January 25, 2006

Profile: OptimaNumerics

Author: Joe Barr

OptimaNumerics is a software firm that specializes in high-performance numerical libraries, such as are often used on Linux-based supercomputers. The privately held, proprietary software firm was founded some years ago by Dr. Kenneth Tan. Tan and a couple of other OptimaNumerics employees are based in Belfast, Northern Ireland, because its timezone is right for their market. The company also has employees in North America, Singapore, China, and Japan. Revenues and profitability? Sorry, that's confidential information.

The libraries OptimaNumerics provides are run by some of the fastest supercomputers on the planet. Some of its customers are the Russian Joint Supercomputing Center, Perot Systems, Queens University of Belfast, and Calgary University. The numerical libraries allow the company's customers to squeeze more computing out of their hardware, not only giving them answers more quickly, but also a better return on their investment.

Tan explained the basics of supercomputer math in layman's terms. Most supercomputing time -- from 60 to 90 percent -- is spent in three specialized areas: linear algebra, Fourier transforms, and random simulations. Linear algebra takes the largest chunk of time of the three, normally from 40 to 60 percent of the total time for all three.

Over the years, the scientific community has standardized on the code that is used to do linear algebra and the other areas. OptimaNumerics provides libraries that are identical in use and functionality to the standard libraries, but provide better performance. They replace the standards for for LAPACK (short for Linear Algebra Package), ScaLAPACK (Scalable LAPACK), PETSc (Portable, Extensible Toolkit for Scientific computation), SPRNG (Scalable Parallel Random Number Generators), and PLFG (Parallel Lagged Fibonacci Generator). Since supercomputers are almost always doing mathematical computation, these libraries are needed by a wide range of applications: weather forecasting, reservoir modeling, and cryptography, to name a few.

The use of open software standards make it easy for programmers to change or upgrade the libraries they are using. For example, suppose the standard way to get the cube root of a number is a call to a function in the library with a pointer to the number for which the cube root is to be computed and an address where the result is to be stored. That's all an application programmer has to know about how the result is achieved. The programmer tells the function the number, and the function provides the answer in the expected location.

The secret sauce is in how the computation is done. Assuming that the correct answer is returned in both cases, the code that solves the problem more quickly wins. The standards themselves foster competition among the software vendors providing the libraries. If any of them used a non-standard format for the function, their users would become "locked in," since once they adopt the non-standard methods, changing to another format would require them to change not just the libraries, but the applications which call the functions. OptimaNumerics software adheres to the open standards, and because it does, it can work on Linux-based supercomputers as well as on proprietary hardware from Sun, Hewlett-Packard, and IBM.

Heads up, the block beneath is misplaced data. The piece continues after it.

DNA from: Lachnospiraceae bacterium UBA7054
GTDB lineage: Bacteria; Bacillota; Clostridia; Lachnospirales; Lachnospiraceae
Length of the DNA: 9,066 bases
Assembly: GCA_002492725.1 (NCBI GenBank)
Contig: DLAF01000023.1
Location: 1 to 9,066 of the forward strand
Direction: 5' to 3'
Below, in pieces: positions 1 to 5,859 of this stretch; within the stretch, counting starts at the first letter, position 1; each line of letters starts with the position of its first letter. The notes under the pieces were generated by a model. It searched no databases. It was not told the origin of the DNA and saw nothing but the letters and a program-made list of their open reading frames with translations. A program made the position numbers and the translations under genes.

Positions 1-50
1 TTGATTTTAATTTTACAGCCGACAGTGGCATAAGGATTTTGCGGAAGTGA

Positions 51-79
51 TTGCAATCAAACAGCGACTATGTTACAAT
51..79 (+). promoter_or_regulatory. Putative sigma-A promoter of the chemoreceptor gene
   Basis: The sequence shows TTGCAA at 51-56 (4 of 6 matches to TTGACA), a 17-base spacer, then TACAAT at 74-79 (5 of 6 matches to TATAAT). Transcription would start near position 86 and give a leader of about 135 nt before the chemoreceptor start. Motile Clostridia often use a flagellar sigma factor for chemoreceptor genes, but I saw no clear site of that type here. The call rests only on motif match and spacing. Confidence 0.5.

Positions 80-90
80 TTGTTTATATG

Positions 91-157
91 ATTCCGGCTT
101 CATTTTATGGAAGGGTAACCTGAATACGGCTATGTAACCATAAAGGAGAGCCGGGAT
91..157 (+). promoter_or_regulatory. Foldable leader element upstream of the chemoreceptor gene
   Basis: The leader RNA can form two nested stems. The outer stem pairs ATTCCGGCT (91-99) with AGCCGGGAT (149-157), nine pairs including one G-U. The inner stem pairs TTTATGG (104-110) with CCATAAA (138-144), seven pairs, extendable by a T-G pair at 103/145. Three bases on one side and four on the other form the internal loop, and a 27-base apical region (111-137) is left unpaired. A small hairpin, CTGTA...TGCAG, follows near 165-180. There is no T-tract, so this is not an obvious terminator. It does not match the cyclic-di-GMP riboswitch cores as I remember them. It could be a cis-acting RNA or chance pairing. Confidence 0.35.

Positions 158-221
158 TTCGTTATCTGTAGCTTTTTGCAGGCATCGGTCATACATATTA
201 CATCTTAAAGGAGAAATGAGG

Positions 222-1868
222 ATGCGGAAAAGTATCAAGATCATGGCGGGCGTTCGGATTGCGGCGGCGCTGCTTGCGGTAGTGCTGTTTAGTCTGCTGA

That's why you run across mixed-heritage supercomputers like the one in Moscow, at the Joint Supercomputer Center operated by the Russian Academy of Sciences, which is running one supercomputer based on the IBM Bladecenter JS20 Linux platform with PowerPC processors -- and is teaming with OptimaNumerics to port its libraries to the supercomputer. Open standards are the key to such interoperability.

The open standards surrounding the world of supercomputers also explains why Linux has been and continues to be so dominant on supercomputers. Instead of an entrenched, monopolistic incumbent, there is a level playing field. That fact, coupled with the natural allure of open source in conjunction with open standards, has made it the natural choice.

Of course, your software's view of hardware impacts how well or how poorly it will play with different architectures. Tan told me how his developers view the machine as an abstraction of fundamental components: CPUs, core, registers, and memory. They write their software for that vision of hardware, rather than for any specific hardware.

OptimaNumerics is not a Linux company. It is a platform-agnostic firm whose proprietary products run on Linux and Linux clusters, as well as other platforms. As part of a growing trend resulting from adherence to open standards, it may provide a glimpse of the future of the software industry.

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